Legislators: Governor transition busy, but fruitful

Posted 4/30/17

Daily Mountain Eagle

MONTGOMERY — Senate Majority Leader Greg Reed, R-Jasper, said the recent resignation of former Gov. Robert Bentley has led to an even busier schedule for Reed, but he feels the action also has led the Legislature to be more …

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Legislators: Governor transition busy, but fruitful


Daily Mountain Eagle

MONTGOMERY — Senate Majority Leader Greg Reed, R-Jasper, said the recent resignation of former Gov. Robert Bentley has led to an even busier schedule for Reed, but he feels the action also has led the Legislature to be more fruitful now that Goat Hill can move past the scandals and impeachment process that engulfed the Statehouse.

Reed said the president pro tem is elected by all the members, while the majority leader and the minority leaders are elected by their respective parties, with the minority leader being Sen. Quinton Ross, D-Montgomery. Reed has 26 members in his GOP majority causus, while Ross has eight.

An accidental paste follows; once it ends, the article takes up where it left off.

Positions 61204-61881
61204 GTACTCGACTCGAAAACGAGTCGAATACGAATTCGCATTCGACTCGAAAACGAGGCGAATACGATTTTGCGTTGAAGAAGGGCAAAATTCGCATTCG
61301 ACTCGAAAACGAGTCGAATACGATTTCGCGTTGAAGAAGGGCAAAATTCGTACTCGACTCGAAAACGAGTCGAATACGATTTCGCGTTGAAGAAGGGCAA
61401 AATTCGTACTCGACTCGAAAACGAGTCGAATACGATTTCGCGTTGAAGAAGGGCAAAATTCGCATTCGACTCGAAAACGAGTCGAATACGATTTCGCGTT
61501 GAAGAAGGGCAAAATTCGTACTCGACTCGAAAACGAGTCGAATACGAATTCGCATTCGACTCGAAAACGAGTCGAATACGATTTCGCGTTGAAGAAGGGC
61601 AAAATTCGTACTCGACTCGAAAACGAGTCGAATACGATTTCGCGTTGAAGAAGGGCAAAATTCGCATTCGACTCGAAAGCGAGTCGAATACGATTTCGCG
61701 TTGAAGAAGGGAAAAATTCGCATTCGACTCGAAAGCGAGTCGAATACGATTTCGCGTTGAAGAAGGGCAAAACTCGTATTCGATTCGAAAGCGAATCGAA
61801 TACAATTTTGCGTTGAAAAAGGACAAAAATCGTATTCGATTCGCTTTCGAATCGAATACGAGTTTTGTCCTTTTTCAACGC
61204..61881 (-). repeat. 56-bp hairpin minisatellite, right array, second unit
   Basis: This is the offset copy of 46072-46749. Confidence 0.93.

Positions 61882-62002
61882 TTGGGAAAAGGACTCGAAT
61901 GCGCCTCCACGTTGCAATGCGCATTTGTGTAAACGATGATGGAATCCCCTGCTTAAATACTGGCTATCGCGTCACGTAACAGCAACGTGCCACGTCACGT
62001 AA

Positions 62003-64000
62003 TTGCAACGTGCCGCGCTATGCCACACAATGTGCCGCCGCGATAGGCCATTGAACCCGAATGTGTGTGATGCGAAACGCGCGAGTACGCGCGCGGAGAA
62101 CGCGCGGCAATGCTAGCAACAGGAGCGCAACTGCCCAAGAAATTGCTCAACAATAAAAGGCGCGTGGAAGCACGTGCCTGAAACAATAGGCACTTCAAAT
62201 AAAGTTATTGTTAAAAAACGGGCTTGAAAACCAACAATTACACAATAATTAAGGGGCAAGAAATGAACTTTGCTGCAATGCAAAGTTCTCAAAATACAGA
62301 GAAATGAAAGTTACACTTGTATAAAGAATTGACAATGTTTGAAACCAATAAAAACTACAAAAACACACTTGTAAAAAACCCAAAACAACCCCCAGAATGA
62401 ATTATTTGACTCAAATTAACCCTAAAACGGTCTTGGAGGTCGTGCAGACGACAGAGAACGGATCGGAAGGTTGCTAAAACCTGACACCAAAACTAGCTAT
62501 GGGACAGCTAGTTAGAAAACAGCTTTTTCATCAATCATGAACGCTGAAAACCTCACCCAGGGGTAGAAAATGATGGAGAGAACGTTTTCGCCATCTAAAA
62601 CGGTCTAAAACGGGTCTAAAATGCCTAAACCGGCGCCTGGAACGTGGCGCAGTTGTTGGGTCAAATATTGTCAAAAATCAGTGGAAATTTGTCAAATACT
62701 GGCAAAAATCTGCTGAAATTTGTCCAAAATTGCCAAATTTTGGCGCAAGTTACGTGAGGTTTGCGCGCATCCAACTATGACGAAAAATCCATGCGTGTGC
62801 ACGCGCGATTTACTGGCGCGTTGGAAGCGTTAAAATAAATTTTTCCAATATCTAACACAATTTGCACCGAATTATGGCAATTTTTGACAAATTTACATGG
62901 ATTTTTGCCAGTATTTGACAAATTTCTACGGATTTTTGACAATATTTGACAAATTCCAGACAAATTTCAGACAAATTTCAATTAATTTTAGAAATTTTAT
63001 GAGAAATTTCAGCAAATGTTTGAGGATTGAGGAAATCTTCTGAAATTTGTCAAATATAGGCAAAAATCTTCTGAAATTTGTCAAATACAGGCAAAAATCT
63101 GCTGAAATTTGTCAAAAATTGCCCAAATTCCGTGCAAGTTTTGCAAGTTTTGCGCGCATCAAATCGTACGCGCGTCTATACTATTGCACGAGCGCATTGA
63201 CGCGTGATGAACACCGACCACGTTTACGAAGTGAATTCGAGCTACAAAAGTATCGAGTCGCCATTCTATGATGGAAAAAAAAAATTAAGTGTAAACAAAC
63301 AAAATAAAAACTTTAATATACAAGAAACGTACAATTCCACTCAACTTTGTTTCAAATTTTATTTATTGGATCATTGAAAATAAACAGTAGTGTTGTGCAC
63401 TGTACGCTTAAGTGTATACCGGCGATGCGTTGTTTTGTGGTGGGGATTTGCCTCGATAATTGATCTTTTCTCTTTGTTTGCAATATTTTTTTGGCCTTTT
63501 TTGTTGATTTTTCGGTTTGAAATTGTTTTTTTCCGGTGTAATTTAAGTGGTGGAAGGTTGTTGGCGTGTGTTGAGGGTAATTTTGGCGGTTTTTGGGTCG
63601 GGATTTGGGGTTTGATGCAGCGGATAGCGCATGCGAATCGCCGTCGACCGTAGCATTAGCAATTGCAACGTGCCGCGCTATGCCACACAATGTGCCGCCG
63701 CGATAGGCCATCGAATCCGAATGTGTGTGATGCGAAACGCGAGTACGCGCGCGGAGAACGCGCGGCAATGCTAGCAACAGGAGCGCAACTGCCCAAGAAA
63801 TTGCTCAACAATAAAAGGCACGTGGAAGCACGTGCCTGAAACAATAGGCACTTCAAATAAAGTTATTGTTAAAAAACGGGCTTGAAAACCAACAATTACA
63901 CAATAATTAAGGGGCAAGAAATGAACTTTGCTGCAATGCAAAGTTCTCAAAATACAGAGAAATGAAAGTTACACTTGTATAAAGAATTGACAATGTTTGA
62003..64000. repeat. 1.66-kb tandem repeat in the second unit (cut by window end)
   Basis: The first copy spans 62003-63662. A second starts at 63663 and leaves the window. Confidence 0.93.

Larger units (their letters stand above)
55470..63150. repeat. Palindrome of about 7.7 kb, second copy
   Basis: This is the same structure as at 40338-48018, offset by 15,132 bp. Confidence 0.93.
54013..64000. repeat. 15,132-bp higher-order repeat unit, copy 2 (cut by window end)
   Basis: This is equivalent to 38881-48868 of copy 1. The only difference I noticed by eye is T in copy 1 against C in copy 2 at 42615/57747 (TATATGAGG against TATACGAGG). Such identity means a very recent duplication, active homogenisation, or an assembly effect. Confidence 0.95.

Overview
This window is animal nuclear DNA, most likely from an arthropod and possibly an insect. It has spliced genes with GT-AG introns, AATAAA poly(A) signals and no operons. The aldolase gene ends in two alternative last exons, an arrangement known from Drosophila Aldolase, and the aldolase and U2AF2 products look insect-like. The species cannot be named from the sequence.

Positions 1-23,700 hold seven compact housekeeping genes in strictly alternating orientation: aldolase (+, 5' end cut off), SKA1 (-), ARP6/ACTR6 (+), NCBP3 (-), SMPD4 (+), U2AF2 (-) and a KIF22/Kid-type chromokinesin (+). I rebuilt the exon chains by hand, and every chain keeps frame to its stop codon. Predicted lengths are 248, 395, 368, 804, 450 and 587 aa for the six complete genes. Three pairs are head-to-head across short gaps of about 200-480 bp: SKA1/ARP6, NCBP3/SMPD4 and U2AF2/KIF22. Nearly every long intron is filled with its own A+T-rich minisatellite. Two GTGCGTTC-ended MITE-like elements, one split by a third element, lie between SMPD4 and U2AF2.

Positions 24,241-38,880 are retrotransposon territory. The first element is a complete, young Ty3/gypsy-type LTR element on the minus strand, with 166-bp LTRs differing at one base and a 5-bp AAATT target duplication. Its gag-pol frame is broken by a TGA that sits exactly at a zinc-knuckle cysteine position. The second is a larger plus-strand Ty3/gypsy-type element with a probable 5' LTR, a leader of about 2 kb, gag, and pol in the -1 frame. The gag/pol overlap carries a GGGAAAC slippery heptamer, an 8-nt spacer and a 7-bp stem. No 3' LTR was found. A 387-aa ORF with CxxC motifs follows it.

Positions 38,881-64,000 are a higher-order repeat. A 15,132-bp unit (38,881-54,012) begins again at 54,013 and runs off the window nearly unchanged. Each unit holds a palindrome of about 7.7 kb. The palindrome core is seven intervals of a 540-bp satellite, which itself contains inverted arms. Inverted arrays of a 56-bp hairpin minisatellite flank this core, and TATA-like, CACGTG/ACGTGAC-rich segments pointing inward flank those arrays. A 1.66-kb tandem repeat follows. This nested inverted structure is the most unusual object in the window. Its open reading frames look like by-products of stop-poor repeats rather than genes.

“When we get on the floor, I am constantly communicating with Senator Ross so that he understands what is going on,” he said. “Even though we may not agree philosophically and we may not agree exactly what the calendar is going to be, there is a certain amount of constant professionalism. I’m letting you know. We’re communicating. You don’t need to be blindsided. I don’t want you to do that to me. That is an important thing we established. We are talking.” 

Senate Pro Tem Dale Marsh, R-Anniston, also helped in those communications with the majority members and the minority leader. However, with no replacement called for in the Alabama Constitution for the lieutenant governor (the office appeared dark on Wednesday), the rules of the Senate take over, leaving the president pro tem to preside in the Senate, Reed said. If that leader is not present, the majority leader takes over the gavel for the Senate.